After decades of hostility to mass transit, some suburban Atlanta communities are now embracing it as a way to ease traffic congestion and boost their economies.
But Cobb County’s ambivalence to public transportation is complicating the General Assembly’s efforts to create a unified, regional transit system.
Political leaders say that, while some parts of Cobb are eager for more options for navigating metro Atlanta, the county as a whole is not.
Last week, state lawmakers tried – and failed – to reach a compromise that would allow a transit expansion in south Cobb while leaving the rest of the county alone. The measure was included in House Bill 930, one of two bills that could pave the way for the most sweeping metro Atlanta transit expansion in decades.
The compromise plan was scrapped because Cobb County’s legislative delegation couldn’t agree on the boundaries of a proposed south Cobb transportation district. HB 930 passed the House overwhelmingly, but only after the Cobb district was removed from the bill.
Transit advocates fear Cobb will be left behind as others like Gwinnett County embrace public transportation. They say Cobb needs more transit service to improve the lives of commuters and to remain economically competitive.
“It is deeply concerning that, right now, Cobb is a blank spot on the transit map,” said Rep. Teri Anulewicz, D-Smyrna.
But some say Cobb is doing just fine economically. They fear a regional transit system could exploit Cobb taxpayers without offering them much in return.
“Cobb County has always been concerned that they’re loved a whole lot more for their money instead of what their needs are,” Sen. Lindsey Tippins, R-Marietta, said during a recent hearing on transit legislation. “That has been the sticking point for almost 50 years.”
Cobb County hasn’t been alone in its suspicion of a regional transit system. Like Cobb, Gwinnett and Clayton counties rejected the MARTA decades ago and later founded their own local bus services.
But explosive growth has made commuting in Atlanta miserable. And the construction of several major corporate headquarters along MARTA lines has convinced many state and local officials that transit is an important economic development tool.
HB 930 and Senate Bill 386 would create a regional board to coordinate transit planning and construction in 13 metro Atlanta counties. The idea is to create a seamless system that makes it easier to use public transportation across county lines.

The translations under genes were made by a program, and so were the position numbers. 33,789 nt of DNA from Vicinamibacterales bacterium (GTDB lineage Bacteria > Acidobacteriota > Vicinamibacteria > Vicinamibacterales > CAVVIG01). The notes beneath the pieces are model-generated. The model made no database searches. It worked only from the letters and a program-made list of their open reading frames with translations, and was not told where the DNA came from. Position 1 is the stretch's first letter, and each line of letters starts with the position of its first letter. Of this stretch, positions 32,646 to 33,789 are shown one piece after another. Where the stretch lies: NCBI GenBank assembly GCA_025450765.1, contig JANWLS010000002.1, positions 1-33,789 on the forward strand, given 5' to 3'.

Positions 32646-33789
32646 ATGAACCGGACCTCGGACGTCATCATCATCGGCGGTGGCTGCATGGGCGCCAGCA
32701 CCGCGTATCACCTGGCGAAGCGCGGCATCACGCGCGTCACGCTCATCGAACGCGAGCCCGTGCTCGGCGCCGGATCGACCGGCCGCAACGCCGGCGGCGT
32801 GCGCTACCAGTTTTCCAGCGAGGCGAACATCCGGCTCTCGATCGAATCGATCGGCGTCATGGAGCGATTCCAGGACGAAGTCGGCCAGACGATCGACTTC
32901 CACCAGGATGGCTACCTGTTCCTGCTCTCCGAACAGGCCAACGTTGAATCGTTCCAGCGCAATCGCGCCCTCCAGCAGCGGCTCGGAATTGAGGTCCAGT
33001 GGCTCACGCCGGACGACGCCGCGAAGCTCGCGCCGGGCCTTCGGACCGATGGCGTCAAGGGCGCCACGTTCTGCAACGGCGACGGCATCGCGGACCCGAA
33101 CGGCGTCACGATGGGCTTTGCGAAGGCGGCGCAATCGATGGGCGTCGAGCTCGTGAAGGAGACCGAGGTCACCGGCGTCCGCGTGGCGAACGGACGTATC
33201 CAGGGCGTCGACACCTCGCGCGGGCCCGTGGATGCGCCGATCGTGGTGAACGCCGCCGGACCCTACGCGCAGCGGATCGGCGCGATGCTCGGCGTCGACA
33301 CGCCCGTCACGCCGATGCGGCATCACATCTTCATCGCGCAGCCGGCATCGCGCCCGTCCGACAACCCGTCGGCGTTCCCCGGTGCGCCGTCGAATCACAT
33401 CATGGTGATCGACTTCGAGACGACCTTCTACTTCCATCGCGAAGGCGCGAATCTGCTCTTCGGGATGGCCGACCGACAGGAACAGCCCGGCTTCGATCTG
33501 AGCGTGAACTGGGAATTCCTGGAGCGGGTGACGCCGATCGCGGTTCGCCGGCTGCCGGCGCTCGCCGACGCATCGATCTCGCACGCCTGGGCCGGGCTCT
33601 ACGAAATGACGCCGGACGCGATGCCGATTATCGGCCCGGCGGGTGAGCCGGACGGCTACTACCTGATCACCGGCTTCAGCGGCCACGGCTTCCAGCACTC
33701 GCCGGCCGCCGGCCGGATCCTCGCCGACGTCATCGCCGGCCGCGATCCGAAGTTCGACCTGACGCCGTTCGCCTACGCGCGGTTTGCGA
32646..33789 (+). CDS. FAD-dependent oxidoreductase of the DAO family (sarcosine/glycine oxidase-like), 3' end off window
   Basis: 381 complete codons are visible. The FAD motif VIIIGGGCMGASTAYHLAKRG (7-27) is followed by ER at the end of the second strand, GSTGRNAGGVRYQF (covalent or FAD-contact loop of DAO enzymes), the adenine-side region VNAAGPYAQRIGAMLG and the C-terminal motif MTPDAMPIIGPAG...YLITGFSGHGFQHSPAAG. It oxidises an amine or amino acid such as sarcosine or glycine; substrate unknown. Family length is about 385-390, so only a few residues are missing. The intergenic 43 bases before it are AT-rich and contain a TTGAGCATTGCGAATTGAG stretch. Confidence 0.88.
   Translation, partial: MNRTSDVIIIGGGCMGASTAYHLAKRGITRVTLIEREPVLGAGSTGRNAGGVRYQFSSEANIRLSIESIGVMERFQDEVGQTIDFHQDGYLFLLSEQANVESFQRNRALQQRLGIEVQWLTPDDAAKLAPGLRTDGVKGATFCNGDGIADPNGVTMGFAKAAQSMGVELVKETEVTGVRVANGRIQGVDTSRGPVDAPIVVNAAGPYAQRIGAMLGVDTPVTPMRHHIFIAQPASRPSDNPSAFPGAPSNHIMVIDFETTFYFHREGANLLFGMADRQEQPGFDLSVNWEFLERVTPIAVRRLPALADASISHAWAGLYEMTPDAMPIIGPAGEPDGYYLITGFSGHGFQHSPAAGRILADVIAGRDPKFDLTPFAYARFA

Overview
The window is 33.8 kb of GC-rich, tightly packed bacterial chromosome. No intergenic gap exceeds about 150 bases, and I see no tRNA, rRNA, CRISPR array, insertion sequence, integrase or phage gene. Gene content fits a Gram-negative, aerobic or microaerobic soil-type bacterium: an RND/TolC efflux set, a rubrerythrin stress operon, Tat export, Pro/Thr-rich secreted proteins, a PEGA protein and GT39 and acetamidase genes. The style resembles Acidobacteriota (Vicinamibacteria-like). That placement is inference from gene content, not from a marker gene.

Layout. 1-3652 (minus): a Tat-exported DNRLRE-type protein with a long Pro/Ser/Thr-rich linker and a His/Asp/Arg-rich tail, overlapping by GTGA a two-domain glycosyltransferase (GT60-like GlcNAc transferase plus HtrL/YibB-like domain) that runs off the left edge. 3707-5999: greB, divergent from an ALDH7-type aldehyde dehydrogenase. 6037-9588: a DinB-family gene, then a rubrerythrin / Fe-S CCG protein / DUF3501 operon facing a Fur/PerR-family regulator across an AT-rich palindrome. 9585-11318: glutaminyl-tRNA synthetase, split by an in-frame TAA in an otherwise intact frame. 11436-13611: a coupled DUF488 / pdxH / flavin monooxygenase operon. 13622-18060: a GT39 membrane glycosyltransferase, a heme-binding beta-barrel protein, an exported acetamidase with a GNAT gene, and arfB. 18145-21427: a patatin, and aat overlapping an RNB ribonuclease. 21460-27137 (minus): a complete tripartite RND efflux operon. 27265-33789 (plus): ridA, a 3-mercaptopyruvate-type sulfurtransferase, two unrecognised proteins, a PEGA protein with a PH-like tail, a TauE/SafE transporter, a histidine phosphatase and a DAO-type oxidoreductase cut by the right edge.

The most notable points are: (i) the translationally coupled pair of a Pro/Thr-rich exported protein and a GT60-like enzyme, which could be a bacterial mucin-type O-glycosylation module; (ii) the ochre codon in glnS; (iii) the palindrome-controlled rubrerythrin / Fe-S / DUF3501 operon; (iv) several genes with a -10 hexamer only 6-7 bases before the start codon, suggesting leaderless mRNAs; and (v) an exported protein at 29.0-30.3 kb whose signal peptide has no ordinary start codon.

To encourage expansion, both bills would allow local governments – with voters’ permission – to impose 1 percent sales taxes for transit construction and operations. The taxes could raise billions of dollars for transit projects over 30 years.
But the regional board would have to approve the counties’ project lists – a sticking point for those concerned about maintaining local control of taxpayers’ money. And many taxpayers – especially in Cobb – doubt the county needs to invest hundreds of millions of dollars in mass transit.
Larry Savage, a former candidate for Cobb County Commission chairman, said new traffic solutions like ride sharing and autonomous vehicles may be smarter investments.
“It would seem to me very imprudent to take off on a course of investment in something that may very soon be known as yesterday’s technology,” Savage said.
Others say the county’s bus service is inadequate.
“We want to see the best transit solutions for Cobb, not something that’s minimally staffed and paid for,” said David Stewart, who helped found a group called Transit for Cobb.
Anulewicz said her constituents want more transit.
“People in this area support transit because they understand that not having transit puts us at a critical disadvantage in economic development,” she said.
As a compromise, the House bill included a provision that would allow the County Commission to create a special transportation district in south Cobb. With voters’ permission, the district could impose a transit sales tax that would not be collected in the rest of the county.
But the boundaries of the district became a political football. “I started being told, ‘You have to take this off, you have to take that off,’” said County Commissioner Bob Ott, who drafted the district boundaries.
The district shrank and then grew. The original map covered much of the existing CobbLinc transit service area, including south Cobb and stretching up I-75 to Kennesaw State University.
Ultimately, the bill’s sponsor – Rep. Kevin Tanner, R-Dawsonville – opted to scrap the special district altogether.
County Commission Chairman Mike Boyce said it could be revived as the House and Senate negotiate the differences between their respective bills. He’d like to see something like the original map that included the existing county transit system.
If a compromise map can’t be worked out, Cobb could still hold a countywide referendum on transit expansion. But county officials doubt it would pass.
“It might be close. But my reading of the tea leaves is, I’m not sure you could get it passed countywide,” Ott said.
Tippins, who represents northwest Cobb, told The Atlanta Journal-Constitution the county is wrongly derided as backward in its views on transit. He said residents just want to know what specific projects are under consideration, when they’ll be completed and how much they’ll cost.
“That’s the way most people run their households,” Tippins said. “The reason Cobb has never been supportive (of transit) is the answers to those questions are not acceptable.”
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